anonymous
  • anonymous
d/dx m(x) where m(x) is the tangent line to curve x^2+xy-y^2=1 at point (2,3)
Mathematics
  • Stacey Warren - Expert brainly.com
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SOLVED
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jamiebookeater
  • jamiebookeater
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anonymous
  • anonymous
my work: \( 2x+y+xy'-2yy'=0\\ 2x+y=2yy'-xy'\\ 2x+y=y'(2y-x)\\ \dfrac{dy}{dx}=\dfrac{2x+y}{2y-x} \)
anonymous
  • anonymous
do i just plug the point in now? or do I use y-y1=m(x-x1) somehow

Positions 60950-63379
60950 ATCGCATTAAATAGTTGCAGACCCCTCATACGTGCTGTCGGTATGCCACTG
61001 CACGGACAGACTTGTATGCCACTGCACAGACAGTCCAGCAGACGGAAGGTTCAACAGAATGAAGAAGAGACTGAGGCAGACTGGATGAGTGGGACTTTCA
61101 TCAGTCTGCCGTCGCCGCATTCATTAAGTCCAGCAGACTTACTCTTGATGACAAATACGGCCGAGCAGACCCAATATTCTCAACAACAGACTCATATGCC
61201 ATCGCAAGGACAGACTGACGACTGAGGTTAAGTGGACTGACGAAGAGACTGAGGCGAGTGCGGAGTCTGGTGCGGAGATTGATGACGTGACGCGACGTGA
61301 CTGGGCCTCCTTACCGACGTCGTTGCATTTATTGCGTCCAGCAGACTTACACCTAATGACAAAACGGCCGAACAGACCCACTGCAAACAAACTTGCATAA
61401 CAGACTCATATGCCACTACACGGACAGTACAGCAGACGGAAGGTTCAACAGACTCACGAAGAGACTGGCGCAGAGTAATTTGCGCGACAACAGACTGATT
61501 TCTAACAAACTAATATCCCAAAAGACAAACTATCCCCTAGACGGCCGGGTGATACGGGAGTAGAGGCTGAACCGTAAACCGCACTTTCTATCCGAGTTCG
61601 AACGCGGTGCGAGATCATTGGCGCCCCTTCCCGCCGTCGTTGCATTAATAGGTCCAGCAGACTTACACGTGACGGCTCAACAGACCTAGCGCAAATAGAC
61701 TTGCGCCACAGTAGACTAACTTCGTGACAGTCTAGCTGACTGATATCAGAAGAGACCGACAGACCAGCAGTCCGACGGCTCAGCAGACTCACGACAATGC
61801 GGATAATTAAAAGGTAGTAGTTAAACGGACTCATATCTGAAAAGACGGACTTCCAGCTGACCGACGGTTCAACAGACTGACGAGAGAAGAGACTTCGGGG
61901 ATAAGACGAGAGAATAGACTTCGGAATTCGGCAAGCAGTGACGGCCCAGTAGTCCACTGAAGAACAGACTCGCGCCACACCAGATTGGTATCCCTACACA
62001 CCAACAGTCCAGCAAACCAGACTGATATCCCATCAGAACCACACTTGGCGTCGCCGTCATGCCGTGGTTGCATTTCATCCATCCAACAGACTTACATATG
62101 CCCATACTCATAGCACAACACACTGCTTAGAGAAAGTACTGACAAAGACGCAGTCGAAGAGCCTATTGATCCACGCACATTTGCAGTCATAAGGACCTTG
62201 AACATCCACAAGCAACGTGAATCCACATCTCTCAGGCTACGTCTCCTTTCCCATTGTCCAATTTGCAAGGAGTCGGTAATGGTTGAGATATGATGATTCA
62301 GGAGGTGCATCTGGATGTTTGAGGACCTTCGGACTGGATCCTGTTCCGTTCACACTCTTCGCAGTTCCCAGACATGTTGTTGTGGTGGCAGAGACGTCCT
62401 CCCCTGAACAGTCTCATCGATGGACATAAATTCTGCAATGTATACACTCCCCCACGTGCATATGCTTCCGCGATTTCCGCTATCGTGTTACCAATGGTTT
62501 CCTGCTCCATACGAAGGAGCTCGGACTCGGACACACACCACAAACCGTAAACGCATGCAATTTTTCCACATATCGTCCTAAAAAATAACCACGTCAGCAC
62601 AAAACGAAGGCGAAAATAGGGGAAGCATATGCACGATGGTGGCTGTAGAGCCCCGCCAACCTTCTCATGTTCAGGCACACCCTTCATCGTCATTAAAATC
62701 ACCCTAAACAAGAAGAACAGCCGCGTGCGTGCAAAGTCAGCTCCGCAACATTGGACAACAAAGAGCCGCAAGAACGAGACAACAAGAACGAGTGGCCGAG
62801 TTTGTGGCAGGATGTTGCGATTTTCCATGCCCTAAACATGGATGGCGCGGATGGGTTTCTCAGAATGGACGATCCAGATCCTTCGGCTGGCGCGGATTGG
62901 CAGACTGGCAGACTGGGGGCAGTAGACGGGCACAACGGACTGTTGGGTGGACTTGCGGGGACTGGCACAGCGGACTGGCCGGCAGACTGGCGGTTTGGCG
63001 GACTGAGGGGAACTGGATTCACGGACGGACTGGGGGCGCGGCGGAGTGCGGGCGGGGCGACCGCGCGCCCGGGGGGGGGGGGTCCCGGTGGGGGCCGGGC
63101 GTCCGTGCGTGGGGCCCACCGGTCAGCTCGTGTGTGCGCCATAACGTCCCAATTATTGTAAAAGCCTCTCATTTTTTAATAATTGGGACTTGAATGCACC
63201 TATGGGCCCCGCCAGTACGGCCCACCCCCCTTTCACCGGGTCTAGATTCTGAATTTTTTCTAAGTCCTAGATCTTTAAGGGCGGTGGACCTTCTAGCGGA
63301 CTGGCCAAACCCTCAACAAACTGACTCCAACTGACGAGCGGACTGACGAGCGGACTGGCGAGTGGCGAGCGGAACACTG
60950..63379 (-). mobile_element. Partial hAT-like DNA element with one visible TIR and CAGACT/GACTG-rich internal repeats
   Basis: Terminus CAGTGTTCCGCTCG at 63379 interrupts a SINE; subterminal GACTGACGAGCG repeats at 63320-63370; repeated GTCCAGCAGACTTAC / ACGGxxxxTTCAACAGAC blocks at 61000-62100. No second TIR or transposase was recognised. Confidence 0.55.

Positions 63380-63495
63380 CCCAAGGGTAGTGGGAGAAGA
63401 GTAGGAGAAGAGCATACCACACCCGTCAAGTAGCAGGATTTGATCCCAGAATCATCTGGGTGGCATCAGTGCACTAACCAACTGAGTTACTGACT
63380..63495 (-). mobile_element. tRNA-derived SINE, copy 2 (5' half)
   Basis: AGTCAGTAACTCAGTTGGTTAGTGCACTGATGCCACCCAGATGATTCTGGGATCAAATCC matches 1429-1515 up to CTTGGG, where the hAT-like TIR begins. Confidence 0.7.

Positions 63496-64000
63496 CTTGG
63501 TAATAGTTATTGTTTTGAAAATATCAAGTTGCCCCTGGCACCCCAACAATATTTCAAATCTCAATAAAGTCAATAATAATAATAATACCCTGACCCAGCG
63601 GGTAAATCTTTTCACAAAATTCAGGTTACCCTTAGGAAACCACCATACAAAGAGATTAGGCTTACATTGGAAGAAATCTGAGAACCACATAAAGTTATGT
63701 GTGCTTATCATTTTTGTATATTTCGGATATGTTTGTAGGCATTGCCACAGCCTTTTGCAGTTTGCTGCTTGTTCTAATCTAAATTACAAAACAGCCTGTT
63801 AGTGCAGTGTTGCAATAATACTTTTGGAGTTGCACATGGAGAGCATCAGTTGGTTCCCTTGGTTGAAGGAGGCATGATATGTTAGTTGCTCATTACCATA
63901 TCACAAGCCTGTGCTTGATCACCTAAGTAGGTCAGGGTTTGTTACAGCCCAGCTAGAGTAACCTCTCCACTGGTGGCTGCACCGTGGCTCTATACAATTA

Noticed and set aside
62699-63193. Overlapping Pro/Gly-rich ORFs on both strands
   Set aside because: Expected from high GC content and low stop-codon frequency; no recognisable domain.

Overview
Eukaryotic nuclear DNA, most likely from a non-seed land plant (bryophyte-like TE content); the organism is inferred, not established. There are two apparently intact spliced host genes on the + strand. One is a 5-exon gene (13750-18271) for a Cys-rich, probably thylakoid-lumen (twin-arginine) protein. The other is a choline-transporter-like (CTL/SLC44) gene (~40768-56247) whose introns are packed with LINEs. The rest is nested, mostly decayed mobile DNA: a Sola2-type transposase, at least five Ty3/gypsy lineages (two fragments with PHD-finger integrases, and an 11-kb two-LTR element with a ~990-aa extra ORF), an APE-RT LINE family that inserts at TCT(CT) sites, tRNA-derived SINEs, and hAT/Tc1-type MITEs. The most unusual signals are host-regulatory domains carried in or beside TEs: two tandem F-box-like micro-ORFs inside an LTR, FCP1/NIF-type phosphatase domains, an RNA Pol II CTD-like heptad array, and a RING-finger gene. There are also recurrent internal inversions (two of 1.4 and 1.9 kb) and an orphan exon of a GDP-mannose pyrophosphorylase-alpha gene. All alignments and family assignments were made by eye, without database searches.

mathmate
  • mathmate
Since m'(x)=the slope m at (2,3), y'(2) should equal m'(x).

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mathmate
  • mathmate
* y'(2,3)
anonymous
  • anonymous
I'm not sure I understand what the question is asking? is 7 the answer?
Loser66
  • Loser66
\(\dfrac{d}{dx}(m(x))\) means : after you got m(x), take derivative of it again.
anonymous
  • anonymous
ohhh
Loser66
  • Loser66
and then plug (2,3) in
anonymous
  • anonymous
it's been like 2 years since I took a calc class, was helping someone with this question. thank you both
anonymous
  • anonymous
thank you https://www.desmos.com/calculator/ykoruebu4u
mathmate
  • mathmate
|dw:1444436902647:dw| The question is asking for the slope of the tangent line m(x), which should be the same as the slope of the curve at (2,3), by definition of the tangent. that is why m'(x)=slope of tangent line = y'(2,3)

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